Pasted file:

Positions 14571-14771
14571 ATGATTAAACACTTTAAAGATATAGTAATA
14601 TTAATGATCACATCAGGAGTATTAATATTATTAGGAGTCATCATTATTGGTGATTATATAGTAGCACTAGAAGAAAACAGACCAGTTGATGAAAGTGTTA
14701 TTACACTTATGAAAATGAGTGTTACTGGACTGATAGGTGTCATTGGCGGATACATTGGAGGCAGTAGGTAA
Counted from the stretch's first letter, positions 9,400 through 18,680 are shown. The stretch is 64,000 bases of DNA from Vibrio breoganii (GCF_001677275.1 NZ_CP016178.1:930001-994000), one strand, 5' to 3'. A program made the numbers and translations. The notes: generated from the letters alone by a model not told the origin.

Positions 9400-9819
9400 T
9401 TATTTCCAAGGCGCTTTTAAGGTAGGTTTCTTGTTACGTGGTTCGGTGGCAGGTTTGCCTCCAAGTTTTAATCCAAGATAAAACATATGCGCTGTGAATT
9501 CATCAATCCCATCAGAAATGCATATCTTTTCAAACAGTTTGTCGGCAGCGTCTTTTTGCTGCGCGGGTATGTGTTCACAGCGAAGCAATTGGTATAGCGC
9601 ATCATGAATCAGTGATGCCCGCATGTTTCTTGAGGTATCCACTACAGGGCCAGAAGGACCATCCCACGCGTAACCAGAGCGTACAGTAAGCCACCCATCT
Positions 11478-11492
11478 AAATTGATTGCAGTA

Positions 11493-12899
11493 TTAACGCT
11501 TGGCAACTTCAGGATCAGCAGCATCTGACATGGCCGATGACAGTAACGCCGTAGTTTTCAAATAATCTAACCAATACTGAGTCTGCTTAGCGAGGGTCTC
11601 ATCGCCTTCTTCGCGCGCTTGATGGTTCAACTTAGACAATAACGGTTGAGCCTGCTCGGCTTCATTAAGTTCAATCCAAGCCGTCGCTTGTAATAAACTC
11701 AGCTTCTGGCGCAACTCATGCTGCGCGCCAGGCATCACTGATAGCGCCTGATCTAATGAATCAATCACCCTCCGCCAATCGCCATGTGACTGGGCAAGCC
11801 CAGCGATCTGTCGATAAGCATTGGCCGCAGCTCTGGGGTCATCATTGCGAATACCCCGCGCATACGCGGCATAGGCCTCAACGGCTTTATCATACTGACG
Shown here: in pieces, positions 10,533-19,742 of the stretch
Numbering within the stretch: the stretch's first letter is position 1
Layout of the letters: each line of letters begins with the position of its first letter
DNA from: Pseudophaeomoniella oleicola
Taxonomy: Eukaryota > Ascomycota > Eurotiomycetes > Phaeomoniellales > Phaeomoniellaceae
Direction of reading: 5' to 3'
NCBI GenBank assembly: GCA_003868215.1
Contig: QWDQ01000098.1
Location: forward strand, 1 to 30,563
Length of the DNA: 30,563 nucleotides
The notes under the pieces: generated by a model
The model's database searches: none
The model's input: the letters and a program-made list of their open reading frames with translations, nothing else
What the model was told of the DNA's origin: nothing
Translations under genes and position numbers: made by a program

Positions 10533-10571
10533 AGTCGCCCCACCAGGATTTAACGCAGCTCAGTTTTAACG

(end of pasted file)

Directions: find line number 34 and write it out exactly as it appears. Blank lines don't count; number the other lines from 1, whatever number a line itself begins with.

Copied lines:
Positions 10533-10571